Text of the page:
Andrew Irving is Professor of Anthropology at the University of Manchester. His research areas include sensory perception, time, illness, death, urban anthropology and experimental methods, film and multi-media.
Recent books include “The Art of Life and Death: Radical Aesthetics and Ethnographic Practice: (2017: University of Chicago Press); Anthropology and Futures: Researching Emerging and Uncertain Worlds (2017 with Sarah Pink, Juan Salazar and Johannes Sjöberg, Bloomsbury). Beyond Text? Critical Practices and Sensory Anthropology, (2016 with Rupert Cox and Christopher Wright, Manchester University Press); Whose Cosmopolitanism? Critical Cosmopolitanisms, Rationalities and Discontents, (2014 with Nina Glick-Schiller, Berghahn Press).
Recent film, television and multi-media works include: See, Make, Sign(Exhibition; 2019, Children’s Museum of the Arts, New York). Wandering Scholars: Or How to Get in Touch with Strangers (Live film and sound installation: Österreichisches Museum für Volkskunde, Vienna, 2016). The Man Who Almost Killed Himself (BBC Arts, Odeon Cinemas, Edinburgh Festival 2015). And the New York Stories Project (2013), which is currently hosted on more than thirty websites including Scientific American, National Public Radio and the Wenner Gren. Current research project: http://deafcamsa.net/
Stacey Zembrzycki teaches in the History and Classics Department at Dawson College in Montreal, Canada. An award-winning oral and public historian of ethnic, immigrant, and refugee experience, she is the author of According to Baba: A Collaborative Oral History of Sudbury’s Ukrainian Community (UBC Press, 2014) and its accompanying website: www.sudburyukrainians.ca, and is co-editor of Oral History Off the Record: Toward an Ethnography of Practice (Palgrave Macmillan, 2013) and Beyond Women’s Words: Feminisms and the Practices of Oral History in the Twenty-First Century (Routledge, 2018). She also directed the multi-media project Refugee Boulevard: Making Montreal Home After the Holocaust (www.refugeeboulevard.ca). Her current project, Mining Immigrant Bodies, uses oral history to explore the connections between mining, health, and the environment and their impact on postwar immigrant communities in Sudbury, Canada.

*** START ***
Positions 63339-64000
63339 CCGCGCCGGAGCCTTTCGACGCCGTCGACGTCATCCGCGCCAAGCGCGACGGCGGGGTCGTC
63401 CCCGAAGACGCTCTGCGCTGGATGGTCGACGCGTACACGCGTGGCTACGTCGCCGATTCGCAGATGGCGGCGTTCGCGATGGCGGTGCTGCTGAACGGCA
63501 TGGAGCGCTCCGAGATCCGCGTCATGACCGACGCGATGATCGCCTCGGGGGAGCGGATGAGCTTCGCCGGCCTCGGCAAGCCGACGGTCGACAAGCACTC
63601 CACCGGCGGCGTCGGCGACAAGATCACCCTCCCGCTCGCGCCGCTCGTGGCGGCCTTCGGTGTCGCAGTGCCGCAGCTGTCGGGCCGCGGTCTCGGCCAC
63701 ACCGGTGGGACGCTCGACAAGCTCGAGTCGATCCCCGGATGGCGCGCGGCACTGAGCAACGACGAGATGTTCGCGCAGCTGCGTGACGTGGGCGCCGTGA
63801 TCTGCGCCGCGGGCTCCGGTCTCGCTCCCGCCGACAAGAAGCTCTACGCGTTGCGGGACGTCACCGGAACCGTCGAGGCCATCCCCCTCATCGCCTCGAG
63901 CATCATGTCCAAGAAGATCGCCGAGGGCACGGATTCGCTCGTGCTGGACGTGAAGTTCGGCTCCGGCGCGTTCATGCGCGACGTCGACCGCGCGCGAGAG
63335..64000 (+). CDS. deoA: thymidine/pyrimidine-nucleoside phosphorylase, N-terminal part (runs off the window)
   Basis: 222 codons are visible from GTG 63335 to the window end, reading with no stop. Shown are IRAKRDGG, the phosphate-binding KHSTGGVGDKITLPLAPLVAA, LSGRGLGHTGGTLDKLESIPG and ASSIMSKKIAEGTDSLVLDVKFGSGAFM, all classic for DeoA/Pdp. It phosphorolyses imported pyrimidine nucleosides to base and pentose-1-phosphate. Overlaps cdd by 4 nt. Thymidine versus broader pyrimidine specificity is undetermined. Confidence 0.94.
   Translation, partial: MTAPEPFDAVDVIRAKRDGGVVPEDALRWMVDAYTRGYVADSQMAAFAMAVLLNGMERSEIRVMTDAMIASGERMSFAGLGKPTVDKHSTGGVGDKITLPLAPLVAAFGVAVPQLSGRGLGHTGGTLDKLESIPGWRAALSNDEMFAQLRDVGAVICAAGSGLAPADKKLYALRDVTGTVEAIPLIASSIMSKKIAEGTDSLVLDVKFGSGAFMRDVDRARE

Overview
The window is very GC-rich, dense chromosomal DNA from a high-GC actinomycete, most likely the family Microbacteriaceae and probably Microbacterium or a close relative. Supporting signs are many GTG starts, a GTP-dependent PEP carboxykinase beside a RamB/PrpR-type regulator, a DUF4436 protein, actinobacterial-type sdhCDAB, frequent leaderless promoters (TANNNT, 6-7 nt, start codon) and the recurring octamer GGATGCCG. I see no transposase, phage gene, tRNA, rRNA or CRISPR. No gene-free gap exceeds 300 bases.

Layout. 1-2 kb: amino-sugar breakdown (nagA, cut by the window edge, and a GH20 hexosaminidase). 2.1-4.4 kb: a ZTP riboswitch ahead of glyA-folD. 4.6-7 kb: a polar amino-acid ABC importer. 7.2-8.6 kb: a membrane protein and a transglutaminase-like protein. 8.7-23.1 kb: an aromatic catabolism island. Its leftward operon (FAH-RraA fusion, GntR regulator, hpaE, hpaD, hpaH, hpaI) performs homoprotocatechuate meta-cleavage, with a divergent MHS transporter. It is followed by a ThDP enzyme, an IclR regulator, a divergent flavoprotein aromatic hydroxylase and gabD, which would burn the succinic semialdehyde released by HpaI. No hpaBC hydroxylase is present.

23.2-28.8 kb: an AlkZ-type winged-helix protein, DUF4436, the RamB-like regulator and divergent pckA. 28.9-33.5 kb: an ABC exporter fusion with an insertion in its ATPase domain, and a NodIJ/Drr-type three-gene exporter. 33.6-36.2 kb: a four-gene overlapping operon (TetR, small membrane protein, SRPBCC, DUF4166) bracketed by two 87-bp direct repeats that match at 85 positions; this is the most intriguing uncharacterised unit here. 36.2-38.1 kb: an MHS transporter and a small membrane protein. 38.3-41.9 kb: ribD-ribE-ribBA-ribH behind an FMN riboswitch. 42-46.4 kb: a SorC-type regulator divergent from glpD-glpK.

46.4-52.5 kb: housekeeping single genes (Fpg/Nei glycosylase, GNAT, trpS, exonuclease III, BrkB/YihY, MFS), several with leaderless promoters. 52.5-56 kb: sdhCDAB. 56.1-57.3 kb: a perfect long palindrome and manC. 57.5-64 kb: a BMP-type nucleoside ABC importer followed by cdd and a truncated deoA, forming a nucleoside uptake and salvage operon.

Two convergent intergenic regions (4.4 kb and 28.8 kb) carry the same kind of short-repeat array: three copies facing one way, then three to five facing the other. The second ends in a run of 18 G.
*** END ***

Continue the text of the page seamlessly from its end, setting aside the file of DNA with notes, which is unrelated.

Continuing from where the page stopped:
Essi Jouhki is a Postdoctoral Researcher at the University of Jyväskylä, Finland. She obtained her PhD from the University of Oulu in 2020. Her PhD thesis on the memories of youth activism in Finland was applauded for advancing oral history methodology within the field of historical studies in Finland. Her research interests include oral history, the history of emotions, and sensory memories, among others. She has been especially intrigued by the nuanced ways of remembering childhood and youth. Her current project focuses on history of public playgrounds, and especially on the ways which playgrounds are remembered as significant children’s places.